Patient Maximum opening (mm) Contralateral excursion (mm) Joint pain
Before After a Before After a Before After a
Case 1 53 51 9 8 Yes No
Case 2 50 48 12 12 No No
Case 3 50 43 13 8 Yes No

a ‘After’, indicates at the time of the patient’s latest follow-up.

Case 1

A 30-year-old woman presented with chief complaints of pain in both TMJs, neck, and shoulders, especially in the right joint, and severe facial asymmetry. Clinical examination showed deviation to the right side on mouth opening and pain in the right masseter. Radiographic examination showed severe facial asymmetry due to condyle overgrowth on the right side. On SPECT examination, the uptake of technetium-99m was not very evident on the right side. The patient was diagnosed as having right condyle hyperplasia in an inactive state.

Stereolithographic model surgery showed that facial symmetry would be obtainable only by condylectomy using auto-rotation of the mandible without ramus surgery on the contralateral side. Therefore, the patient underwent condylectomy combined with one jaw surgery – a Le Fort I osteotomy – without preoperative orthodontic treatment. Unfortunately, because a biopsy of the condyle lesion was not performed, the lesion was not confirmed histologically. However, SPECT revealed minimal hot uptake, and computed tomography (CT) showed the affected overgrown condyle to be maintaining its own shape. The lesion was thus assumed to be unilateral condylar hyperplasia or osteochondroma without exophytic tumour development. X-ray follow-up performed after the condylectomy showed that remodelling of the condylar neck had progressed and the condylar contour had recovered with a cortical layer. Orthodontic treatment was performed 1 year post-surgery for detailed alignment of the teeth.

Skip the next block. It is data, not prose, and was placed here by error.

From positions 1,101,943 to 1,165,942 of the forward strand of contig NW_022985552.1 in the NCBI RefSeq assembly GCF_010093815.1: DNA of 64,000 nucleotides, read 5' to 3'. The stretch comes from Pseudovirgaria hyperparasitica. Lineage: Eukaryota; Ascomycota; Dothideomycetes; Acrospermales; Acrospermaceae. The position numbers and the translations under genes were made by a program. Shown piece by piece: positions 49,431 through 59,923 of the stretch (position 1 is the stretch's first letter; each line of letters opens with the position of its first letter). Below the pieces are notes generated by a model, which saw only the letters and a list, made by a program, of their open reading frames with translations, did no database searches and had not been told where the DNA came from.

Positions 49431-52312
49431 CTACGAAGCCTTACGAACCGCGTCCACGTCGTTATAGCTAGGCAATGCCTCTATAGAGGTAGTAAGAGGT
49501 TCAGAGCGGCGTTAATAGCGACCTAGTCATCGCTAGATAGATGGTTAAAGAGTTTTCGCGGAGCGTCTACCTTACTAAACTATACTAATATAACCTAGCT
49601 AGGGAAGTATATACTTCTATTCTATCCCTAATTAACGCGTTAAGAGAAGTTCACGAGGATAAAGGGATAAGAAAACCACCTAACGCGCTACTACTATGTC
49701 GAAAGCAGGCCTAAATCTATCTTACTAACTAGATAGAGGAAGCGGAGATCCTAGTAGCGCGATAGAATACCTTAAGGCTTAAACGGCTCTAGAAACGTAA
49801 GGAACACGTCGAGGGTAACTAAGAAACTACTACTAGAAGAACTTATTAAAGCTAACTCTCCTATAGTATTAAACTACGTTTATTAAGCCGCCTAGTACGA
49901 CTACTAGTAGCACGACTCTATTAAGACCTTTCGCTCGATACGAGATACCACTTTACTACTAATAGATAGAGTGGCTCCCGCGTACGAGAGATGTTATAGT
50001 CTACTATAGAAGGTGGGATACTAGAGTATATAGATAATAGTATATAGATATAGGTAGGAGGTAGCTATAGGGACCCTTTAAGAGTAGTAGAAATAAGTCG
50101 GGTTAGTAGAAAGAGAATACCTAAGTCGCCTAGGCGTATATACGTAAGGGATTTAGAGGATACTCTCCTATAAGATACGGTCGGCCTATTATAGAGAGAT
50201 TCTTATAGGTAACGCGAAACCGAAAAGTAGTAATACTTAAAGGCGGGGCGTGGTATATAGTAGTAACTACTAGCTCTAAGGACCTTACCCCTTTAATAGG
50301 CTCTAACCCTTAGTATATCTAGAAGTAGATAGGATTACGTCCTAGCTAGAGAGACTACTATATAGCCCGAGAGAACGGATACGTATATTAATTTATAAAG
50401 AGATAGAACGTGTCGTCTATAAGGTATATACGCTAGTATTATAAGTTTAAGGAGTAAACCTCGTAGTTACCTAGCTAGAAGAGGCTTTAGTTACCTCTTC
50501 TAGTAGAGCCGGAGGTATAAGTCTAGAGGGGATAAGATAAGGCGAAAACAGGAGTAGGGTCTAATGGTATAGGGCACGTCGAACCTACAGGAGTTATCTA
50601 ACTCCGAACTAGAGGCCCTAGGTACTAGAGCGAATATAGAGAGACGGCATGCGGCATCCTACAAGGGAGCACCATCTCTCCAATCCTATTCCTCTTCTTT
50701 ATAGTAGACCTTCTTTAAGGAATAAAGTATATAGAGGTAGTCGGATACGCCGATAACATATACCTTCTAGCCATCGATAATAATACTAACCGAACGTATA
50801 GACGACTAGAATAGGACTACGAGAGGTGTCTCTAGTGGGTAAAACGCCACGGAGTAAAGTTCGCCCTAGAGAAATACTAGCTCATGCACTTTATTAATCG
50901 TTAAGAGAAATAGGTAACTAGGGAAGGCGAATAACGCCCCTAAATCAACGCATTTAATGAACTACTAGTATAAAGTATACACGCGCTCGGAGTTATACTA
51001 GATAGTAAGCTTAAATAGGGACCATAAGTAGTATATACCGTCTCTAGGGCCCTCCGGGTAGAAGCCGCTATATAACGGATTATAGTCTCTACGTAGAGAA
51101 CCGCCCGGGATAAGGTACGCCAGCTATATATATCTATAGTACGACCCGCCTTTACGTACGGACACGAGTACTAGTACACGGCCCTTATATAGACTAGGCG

Although the asymmetry had improved markedly after the operation, transverse asymmetry remained, with the cheek volume of the left side being greater than that of the right side. A second operation was therefore performed 5 years postoperatively to gain transverse symmetry; this comprised a mandibular body corticotomy and angle reduction on the left side. Normal joint function was maintained over 5 years of follow-up, without any recurrence of the right condyle lesion ( Figs 2 and 3 ).

Fig. 2
Case 1. Condylar hyperplasia and hemimandibular hyperplasia on the right side in a 30-year-old woman. Preoperative (A) frontal photograph, (B) postero-anterior radiograph, and (C) panoramic radiograph. The overgrowth of the right condyle and ramus (dotted circle), downward projection of the angle and body of the right mandible (arrow), and canting of the occlusal plane should be noted. Postoperative (D) frontal photograph, (E) postero-anterior radiograph, and (F) panoramic radiograph of the patient at 3.5 years after surgery showing significantly improved facial symmetry.

Fig. 3
Case 1. Condyle remodelling seen over time on panoramic radiographs: (A) 1 day after surgery; (B) 6 months after surgery; (C) 1 year after surgery; (D) 4.5 years after surgery.

Case 2